However, the court wrote that “[w]hile Plaintiffs’ cited plus factors are strong, the allegations at this point regarding parallel conduct are sparse and conclusory.” The court found that plaintiffs failed to allege “specific information regarding each Defendant, [regarding] . . . how many, or when any of the individual Defendants may have affirmatively acted to reduce the supply of pork. And that type of information is vital to pleading parallel conduct.” The court granted plaintiffs leave to amend their complaints. In re Pork Antitrust Litig., No. 18-cv-1776 (D. Minn. Aug. 8, 2019).

Court Grants Motion to Dismiss Per Se Generic Delay Claims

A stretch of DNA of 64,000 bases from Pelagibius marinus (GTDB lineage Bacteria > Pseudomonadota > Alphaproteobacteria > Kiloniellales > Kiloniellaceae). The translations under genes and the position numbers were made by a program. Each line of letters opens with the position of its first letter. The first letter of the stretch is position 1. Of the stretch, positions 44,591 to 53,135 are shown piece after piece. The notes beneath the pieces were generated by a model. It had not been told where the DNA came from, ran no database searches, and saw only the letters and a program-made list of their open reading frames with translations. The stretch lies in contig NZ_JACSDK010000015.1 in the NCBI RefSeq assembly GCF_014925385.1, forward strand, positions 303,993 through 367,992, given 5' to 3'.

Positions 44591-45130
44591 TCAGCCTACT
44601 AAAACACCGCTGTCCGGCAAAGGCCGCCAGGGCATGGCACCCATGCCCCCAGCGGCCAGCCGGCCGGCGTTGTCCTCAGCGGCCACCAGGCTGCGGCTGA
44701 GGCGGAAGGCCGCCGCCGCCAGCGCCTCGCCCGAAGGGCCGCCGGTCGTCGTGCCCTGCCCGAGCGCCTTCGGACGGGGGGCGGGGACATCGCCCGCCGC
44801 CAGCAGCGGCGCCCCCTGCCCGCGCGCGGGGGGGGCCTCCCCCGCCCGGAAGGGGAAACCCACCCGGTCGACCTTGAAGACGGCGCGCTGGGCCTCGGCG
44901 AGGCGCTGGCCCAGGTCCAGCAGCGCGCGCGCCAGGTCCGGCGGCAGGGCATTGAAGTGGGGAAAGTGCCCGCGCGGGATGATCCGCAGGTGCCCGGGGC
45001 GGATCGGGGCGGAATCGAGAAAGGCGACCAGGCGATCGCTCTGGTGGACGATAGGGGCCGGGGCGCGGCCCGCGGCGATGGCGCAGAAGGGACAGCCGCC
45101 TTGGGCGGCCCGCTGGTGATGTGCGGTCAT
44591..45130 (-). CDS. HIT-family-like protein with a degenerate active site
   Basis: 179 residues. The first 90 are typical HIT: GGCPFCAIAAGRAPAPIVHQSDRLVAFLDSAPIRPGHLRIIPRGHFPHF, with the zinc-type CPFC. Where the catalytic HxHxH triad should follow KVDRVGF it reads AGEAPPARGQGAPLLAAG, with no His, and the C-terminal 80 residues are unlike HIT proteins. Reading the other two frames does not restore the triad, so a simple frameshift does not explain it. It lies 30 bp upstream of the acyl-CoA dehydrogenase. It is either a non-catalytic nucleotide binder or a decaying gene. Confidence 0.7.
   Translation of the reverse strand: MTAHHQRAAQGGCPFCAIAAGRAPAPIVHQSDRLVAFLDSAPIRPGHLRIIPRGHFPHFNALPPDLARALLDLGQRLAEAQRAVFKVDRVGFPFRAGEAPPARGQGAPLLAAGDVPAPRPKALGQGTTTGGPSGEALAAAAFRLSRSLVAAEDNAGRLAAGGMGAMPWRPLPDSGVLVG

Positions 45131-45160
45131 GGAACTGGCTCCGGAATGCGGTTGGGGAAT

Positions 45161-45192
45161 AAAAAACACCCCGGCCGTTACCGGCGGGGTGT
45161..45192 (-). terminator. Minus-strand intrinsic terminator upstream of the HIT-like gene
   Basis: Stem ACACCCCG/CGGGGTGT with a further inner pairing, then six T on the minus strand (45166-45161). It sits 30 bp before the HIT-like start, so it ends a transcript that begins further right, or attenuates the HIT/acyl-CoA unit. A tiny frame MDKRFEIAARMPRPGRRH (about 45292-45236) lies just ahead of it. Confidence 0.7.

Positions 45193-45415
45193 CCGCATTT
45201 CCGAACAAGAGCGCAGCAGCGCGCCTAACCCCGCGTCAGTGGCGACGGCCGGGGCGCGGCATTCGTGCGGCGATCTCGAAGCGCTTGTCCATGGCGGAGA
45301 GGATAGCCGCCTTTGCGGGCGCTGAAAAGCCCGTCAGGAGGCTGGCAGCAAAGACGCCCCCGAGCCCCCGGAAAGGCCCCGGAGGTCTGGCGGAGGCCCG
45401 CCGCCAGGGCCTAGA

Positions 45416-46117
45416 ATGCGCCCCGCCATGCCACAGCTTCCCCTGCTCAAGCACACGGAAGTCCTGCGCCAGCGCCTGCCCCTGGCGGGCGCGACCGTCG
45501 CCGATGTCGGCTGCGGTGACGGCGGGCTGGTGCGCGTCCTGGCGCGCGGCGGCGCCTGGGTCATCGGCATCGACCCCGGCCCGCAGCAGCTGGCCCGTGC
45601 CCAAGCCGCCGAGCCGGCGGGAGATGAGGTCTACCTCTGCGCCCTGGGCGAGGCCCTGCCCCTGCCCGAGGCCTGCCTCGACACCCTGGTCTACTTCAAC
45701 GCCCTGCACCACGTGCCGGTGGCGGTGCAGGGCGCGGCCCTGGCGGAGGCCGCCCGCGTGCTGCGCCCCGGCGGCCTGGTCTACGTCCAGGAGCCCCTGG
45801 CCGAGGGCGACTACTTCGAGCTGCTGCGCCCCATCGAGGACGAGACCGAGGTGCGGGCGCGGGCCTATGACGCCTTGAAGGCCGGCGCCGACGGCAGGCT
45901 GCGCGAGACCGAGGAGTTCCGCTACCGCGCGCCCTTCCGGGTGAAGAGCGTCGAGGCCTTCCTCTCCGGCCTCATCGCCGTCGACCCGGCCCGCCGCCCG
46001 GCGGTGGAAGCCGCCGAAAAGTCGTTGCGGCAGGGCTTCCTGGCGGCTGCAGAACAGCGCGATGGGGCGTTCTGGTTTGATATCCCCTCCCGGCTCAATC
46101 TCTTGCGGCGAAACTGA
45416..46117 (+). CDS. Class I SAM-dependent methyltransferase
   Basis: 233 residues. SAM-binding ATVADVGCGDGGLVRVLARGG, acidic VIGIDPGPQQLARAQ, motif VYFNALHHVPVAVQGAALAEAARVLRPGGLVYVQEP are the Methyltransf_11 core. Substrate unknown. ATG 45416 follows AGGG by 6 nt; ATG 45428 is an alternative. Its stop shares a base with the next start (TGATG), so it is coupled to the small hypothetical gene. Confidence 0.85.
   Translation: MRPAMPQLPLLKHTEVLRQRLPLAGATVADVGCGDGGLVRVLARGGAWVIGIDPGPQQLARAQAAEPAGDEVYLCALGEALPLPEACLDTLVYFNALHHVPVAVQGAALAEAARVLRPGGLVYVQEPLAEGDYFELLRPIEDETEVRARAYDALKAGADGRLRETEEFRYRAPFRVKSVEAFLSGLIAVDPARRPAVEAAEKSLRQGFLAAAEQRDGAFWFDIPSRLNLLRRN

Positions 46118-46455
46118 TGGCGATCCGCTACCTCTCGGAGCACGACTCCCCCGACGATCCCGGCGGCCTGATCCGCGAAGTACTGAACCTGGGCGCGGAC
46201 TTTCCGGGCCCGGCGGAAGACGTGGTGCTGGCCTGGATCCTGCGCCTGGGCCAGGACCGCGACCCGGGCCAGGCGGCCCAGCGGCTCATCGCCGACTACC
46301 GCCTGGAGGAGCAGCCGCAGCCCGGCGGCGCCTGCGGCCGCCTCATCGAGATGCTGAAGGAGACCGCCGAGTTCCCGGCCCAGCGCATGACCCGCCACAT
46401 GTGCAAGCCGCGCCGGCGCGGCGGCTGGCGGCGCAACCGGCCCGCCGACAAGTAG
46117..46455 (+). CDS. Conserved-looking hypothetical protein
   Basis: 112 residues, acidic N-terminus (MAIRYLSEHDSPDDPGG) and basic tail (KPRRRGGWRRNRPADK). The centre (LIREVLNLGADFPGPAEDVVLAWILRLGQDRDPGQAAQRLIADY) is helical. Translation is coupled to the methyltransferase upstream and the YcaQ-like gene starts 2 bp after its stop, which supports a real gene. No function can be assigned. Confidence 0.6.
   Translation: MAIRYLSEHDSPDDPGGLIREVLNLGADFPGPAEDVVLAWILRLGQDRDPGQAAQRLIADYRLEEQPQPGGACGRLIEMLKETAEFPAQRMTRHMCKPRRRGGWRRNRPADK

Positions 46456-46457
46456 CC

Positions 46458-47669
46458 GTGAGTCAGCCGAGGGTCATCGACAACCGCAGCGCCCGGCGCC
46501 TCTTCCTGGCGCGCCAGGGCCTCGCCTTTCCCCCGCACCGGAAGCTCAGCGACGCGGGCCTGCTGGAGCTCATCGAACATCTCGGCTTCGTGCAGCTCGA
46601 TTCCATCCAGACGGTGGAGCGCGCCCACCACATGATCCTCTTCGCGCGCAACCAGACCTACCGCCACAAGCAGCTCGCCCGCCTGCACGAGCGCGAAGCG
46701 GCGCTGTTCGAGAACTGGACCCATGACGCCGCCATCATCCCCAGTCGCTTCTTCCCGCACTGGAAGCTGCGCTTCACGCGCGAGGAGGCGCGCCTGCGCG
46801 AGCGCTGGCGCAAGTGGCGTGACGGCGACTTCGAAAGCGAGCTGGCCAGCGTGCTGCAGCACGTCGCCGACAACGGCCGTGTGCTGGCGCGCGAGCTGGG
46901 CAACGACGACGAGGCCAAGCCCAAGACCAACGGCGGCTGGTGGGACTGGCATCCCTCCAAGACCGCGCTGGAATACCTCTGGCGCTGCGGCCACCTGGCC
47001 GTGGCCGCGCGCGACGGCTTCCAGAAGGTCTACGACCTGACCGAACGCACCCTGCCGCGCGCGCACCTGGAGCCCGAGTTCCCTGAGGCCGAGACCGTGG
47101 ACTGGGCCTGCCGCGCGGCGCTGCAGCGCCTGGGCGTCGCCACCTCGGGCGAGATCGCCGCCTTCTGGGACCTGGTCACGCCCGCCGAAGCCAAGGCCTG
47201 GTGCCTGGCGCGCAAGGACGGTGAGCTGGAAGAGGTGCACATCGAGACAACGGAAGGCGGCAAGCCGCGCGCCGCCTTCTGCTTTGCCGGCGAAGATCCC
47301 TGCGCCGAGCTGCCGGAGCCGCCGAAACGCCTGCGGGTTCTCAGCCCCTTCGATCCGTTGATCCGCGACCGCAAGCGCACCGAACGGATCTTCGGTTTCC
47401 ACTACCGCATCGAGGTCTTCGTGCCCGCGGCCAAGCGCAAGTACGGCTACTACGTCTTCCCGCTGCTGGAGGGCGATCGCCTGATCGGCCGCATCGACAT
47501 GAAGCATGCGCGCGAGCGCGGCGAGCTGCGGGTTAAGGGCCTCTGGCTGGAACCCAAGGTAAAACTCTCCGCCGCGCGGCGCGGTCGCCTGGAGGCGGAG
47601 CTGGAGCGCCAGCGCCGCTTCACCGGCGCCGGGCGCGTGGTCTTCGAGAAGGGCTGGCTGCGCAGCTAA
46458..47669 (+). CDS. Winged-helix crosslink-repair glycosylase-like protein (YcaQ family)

On August 15, Judge Alvin K. Hellerstein of the United States District Court for the Southern District of New York granted defendants’ motion to dismiss claims alleging that an agreement between Novartis and Par Pharmaceutical was a per se violation of section 1 of the Sherman Act. According to the court, “Plaintiffs’ core allegation is that Novartis and Par entered into an unlawful settlement agreement in which Par would not compete in the Exforge market by introducing a generic version of Exforge for a period of time, effectively extending the life of Novartis’ patents.” Exforge is a blood pressure medicine. The plaintiffs claimed that the agreement, a “no authorized generic” or no-AG agreement, “is a market division that is per se” The court, however, held that the Supreme Court’s decision in FTC v. Actavis “forecloses the type of per se claim that plaintiffs seek to assert here.” Judge Hellerstein wrote that he could “infer no basis for . . . treating a no-AG reverse payment agreement as an output restriction or price-fixing agreement,” did not credit the plaintiffs’ attempts to distinguish the Actavis case from the case before him, and held that the rule of reason should apply to the case. The court also dismissed state law claims against the defendants. In re Novartis & Par Antitrust Litig., No. 18-cv-4361 (Aug. 15, 2019).